Arsenal has solid compactness in the middle third, creating 3v2 overloads when in possession. Maitland-Niles has tucked in to provide a more accessible connection. Ozil, who at times played deeper in the midfield, has ample space around him to turn and survey the defense at speed.

Sanchez makes a clever deep move to open space for Maitland-Niles on the back post. Newcastle defenders are overly concerned with Sanchez and lose perception of the wide areas.

While Newcastle’s compactness made traditional central movement difficult, Arsenal avoided much of their recent attacking difficulties by leveraging half-space occupation to quickly progress the ball down the flank. Ozil proved dangerous in these situations as his intelligence on the ball allowed him to effectively read concurrent blind-side movements. Bellerin and Iwobi likewise utilized positional rotation between the two to create defensive instability on the right side. Manquillo struggled with these double movements as he tended to prioritize the ball, leaving space on the right flank uncovered. Arsenal only needed better crossing from the flanks and should have expected more, especially from Bellerin. Too often he delayed his cross after the first-touch, giving the Newcastle defense enough time to readjust their positioning. This level of hesitancy in Arsenal’s attacking play is stifling and greater fluidity in the final third needs to be injected back on this side.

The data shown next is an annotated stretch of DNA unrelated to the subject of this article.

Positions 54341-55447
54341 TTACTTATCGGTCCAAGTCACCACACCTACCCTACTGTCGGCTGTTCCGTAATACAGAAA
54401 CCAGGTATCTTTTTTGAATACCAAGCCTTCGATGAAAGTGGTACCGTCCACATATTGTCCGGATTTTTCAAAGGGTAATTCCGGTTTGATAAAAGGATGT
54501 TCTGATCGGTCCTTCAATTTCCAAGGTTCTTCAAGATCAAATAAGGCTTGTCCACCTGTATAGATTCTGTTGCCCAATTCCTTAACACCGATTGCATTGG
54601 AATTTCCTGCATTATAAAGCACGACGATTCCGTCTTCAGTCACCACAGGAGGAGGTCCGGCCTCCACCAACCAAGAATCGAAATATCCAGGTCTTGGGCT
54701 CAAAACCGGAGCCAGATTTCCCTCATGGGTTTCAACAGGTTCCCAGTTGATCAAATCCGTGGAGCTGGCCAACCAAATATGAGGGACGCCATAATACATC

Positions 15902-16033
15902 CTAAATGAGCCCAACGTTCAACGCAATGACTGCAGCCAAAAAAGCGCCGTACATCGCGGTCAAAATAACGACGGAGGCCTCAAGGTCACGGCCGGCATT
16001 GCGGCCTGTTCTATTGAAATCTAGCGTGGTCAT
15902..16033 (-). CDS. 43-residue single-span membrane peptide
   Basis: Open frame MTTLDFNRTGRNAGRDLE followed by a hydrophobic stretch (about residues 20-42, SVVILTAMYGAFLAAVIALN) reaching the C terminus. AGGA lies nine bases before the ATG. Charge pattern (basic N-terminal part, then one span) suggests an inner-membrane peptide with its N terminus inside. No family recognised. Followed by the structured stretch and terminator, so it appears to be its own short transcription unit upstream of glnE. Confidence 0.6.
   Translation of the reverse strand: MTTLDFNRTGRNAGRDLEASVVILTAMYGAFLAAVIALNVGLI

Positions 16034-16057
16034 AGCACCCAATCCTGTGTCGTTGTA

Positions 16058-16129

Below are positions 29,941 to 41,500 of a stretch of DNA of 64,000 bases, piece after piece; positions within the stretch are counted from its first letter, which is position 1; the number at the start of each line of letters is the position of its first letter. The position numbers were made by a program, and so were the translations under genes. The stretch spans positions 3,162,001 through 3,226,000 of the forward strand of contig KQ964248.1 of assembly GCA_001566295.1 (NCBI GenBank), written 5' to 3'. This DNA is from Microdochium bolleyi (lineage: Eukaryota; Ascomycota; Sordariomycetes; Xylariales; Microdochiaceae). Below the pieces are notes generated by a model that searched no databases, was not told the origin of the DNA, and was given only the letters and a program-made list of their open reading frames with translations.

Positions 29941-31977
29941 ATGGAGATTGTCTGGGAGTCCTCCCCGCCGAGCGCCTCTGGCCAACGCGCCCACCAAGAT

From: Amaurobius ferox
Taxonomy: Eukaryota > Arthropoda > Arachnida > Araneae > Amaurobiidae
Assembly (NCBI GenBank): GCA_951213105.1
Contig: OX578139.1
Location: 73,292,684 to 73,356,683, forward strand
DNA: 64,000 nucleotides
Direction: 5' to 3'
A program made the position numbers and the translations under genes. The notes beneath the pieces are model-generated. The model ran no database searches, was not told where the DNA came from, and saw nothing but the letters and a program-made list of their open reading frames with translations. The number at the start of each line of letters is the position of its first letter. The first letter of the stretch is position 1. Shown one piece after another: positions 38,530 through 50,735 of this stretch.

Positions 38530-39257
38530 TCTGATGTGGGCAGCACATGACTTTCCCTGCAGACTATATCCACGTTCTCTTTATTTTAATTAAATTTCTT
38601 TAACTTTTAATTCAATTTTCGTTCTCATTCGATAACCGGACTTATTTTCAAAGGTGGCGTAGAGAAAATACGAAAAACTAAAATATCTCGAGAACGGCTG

Arsenal utilizes compact passing connections to leverage space on the opposite flank. Here, Sanchez sees Bellerin making a back post run and Newcastle’s center backs zonal marking Lacazette. Unfortunately, Bellerin mistimes his first touch.